Lisa Lillian founded the Hungry Girl Brand over 20 years ago as a personal note she shared among friends and family. Today this omnimedia brand reaches millions with regular helpings of recipes, food hacks, product recommendations, along with a run of bestselling books, a magazine, podcast, branded cruises, and live shows on Amazon.
Across those 20 years, Lisa has been the Hungry Girl -- the face, voice and spirit of the brand.
As we gear up for our own annual Email Insider Summit (Nov. 3-6), we wanted to focus especially on the longevity and learnings from one of the oldest email newsletter brands ever. You can list to the entire podcast at this link.
MediaPost: Start with the Hungry Girl measurements. What is the footprint across all of those touchpoints I mentioned.
Lisa Lillien: We reach about a million via email, and on social media probably a little over 2 million with all the platforms. The magazine probably reaches a couple of hundred thousand people. There are either 2 or 3 issues per year. Each podcast episode probably gets between 15 and 20 something thousand listens. There’s Amazon Live, Facebook Live and videos on Instagram. And those get in the tens of thousands, sometimes over 100,000 each depending on the video. So it's pretty wide.
MP: What are the main revenue sources?
Lillien: So the main revenue sources have been the email newsletter, which is sponsored. And a lot of those sponsorships are 360 deals with partners who then become part of everything, from the podcast to social media videos, recipe development, sometimes even print into the magazine. Another revenue stream is obviously publishing. I'm on my seventeenth book, so that's huge for us as well. And Amazon itself has become a tremendous revenue stream, especially over the past, I would say 5 years or so.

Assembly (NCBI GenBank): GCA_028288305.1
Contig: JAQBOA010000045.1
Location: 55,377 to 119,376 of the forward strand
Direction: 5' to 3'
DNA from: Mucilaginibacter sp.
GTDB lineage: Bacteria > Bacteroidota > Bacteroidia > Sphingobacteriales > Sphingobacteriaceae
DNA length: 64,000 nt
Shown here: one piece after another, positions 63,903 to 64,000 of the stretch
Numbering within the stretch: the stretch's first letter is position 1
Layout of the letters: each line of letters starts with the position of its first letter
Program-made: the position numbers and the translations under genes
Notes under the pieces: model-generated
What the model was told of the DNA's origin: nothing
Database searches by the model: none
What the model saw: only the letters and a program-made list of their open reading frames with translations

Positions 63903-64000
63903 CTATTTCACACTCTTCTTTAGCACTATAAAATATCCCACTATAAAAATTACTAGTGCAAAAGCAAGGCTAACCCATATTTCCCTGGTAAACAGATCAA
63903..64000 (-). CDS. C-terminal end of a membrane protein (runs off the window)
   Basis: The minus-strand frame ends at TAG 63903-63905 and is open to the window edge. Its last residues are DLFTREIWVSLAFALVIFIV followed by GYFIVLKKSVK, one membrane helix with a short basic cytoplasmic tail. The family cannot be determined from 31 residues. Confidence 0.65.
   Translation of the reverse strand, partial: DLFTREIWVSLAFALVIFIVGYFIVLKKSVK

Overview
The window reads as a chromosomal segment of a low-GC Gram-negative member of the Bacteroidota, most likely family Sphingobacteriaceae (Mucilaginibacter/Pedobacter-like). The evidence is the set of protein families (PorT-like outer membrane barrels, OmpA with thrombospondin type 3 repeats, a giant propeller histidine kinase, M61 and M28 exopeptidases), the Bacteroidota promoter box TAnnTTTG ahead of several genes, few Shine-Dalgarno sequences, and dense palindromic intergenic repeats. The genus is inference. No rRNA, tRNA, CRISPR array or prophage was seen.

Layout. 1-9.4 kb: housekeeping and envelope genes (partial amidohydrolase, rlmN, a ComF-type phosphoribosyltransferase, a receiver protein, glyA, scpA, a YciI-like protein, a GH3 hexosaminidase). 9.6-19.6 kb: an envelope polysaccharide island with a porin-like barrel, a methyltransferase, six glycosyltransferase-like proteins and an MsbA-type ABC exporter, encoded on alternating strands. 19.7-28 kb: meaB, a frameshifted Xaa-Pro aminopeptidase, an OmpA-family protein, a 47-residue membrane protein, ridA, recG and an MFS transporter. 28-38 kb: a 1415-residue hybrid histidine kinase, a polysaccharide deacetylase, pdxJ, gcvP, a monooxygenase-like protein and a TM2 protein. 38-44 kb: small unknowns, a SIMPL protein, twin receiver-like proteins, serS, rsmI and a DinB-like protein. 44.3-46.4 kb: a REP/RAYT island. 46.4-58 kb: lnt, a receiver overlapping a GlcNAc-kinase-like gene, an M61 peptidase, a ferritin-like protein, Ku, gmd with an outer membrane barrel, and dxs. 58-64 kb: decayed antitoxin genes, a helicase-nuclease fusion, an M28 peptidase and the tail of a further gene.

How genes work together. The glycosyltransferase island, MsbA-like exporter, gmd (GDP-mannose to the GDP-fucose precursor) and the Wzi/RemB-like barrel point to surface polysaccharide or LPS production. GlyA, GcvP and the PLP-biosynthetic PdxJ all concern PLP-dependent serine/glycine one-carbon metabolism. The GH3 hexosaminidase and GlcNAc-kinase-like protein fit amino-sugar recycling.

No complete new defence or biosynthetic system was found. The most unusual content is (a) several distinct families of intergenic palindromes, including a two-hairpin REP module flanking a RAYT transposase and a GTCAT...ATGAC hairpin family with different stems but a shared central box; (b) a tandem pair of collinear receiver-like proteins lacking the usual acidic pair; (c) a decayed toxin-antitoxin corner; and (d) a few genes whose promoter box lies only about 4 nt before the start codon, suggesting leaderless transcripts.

MP: And affiliate deals?
Lillien: How it all began was, we were throwing in links just to be helpful into the email newsletter, and one day we turned around and we were saying, like without even trying we're making $50,000 a year without even thinking about it. So I was like, well, if we really strategize, we can find a way to double, triple, quadruple those numbers. And that's what happened. And now Amazon has a live platform, so we work those deals into the live and email platforms together, and it works beautifully.
MP: You have a sort of outstanding promotional relationships with retailers and CPGs. I see certain ones pop up a lot like Trader Joe's and some others. Is that part of the business, too?
Lillien: It's funny you bring up Trader Joe's. We just love Trader Joe's. The audience responds to Trader Joe's. We do have, and have had a long standing partnership with Stop & Shop. We do that maybe once or twice a year with the third party, where we have like a promotion with that store. But that's basically the only retail store we're working with currently.
MP: So let's talk about the email newsletter, it's a daily. What would have been the most important changes, if any, to the format, to the tone, the content of the newsletter over these past 20 years?